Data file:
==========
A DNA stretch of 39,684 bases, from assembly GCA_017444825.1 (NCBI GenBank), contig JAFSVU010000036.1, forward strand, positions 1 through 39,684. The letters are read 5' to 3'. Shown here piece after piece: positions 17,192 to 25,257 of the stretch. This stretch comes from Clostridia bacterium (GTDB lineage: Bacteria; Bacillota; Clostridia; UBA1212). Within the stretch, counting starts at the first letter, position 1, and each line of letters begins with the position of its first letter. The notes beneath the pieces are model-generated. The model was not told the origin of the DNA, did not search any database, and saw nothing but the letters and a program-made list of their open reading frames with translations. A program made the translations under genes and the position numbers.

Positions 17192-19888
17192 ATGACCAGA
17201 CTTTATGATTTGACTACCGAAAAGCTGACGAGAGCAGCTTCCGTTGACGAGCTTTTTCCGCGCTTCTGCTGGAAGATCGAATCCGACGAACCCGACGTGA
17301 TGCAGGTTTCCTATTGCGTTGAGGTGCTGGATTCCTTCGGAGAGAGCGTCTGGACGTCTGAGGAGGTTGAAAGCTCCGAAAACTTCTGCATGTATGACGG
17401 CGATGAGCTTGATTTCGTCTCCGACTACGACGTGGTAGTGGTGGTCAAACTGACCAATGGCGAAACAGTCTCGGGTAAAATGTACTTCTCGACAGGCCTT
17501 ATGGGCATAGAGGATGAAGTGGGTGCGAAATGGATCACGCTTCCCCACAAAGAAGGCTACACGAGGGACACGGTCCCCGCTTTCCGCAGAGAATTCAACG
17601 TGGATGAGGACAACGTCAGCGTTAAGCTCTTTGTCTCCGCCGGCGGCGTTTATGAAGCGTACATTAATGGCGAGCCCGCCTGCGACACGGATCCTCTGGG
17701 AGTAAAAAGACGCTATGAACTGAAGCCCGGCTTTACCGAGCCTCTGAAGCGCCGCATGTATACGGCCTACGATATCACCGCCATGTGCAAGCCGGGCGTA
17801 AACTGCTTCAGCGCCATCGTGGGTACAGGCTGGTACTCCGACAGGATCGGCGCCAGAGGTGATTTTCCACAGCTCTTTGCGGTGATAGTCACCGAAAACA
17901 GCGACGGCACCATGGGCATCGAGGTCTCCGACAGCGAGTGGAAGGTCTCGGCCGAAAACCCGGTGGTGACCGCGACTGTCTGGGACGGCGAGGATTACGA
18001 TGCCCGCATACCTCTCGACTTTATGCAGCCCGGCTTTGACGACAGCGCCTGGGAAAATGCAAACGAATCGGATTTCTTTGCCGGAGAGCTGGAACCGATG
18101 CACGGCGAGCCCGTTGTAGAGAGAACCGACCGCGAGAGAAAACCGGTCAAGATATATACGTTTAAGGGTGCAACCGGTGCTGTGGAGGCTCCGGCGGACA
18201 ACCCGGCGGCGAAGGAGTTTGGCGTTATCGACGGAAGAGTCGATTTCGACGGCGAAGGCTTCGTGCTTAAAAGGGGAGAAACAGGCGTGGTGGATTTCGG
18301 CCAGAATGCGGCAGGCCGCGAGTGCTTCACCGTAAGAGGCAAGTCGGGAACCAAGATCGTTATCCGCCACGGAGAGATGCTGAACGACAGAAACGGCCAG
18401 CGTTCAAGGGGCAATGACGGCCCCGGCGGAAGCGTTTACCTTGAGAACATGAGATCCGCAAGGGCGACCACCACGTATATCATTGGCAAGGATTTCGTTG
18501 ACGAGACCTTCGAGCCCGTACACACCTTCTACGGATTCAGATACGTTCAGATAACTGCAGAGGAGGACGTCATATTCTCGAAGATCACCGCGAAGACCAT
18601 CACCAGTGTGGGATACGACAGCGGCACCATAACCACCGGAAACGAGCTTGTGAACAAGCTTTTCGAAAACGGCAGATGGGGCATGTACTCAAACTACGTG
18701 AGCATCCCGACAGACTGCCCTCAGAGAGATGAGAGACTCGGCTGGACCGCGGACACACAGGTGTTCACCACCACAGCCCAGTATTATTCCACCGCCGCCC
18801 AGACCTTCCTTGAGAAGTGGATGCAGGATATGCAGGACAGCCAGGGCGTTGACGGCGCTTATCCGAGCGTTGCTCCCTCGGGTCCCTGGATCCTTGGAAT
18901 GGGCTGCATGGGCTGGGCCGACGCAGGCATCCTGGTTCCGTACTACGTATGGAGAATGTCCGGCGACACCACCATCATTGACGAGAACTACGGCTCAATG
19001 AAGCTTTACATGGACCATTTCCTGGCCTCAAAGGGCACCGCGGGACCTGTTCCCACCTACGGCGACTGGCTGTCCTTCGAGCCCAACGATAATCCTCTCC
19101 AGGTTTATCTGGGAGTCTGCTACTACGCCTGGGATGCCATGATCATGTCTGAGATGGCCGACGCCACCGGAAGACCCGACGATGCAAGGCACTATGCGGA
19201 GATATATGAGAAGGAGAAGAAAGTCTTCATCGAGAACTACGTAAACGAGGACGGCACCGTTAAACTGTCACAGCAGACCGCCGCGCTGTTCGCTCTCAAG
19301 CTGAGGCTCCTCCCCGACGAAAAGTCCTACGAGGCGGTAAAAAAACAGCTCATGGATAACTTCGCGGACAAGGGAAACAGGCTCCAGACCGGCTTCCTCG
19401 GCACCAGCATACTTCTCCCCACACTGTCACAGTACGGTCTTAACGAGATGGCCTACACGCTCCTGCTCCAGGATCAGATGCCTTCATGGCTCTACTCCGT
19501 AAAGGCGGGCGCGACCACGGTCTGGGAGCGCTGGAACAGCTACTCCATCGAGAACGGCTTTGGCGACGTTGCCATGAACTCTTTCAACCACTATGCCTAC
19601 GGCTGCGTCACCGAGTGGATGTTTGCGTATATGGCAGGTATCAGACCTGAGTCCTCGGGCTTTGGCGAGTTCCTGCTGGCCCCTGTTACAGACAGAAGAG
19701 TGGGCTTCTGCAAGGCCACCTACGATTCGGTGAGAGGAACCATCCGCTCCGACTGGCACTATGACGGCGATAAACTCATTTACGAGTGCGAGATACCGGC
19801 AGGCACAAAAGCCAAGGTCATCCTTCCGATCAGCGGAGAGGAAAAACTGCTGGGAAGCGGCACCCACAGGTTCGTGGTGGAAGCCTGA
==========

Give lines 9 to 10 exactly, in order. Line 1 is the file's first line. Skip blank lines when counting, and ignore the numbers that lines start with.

17701 AGTAAAAAGACGCTATGAACTGAAGCCCGGCTTTACCGAGCCTCTGAAGCGCCGCATGTATACGGCCTACGATATCACCGCCATGTGCAAGCCGGGCGTA
17801 AACTGCTTCAGCGCCATCGTGGGTACAGGCTGGTACTCCGACAGGATCGGCGCCAGAGGTGATTTTCCACAGCTCTTTGCGGTGATAGTCACCGAAAACA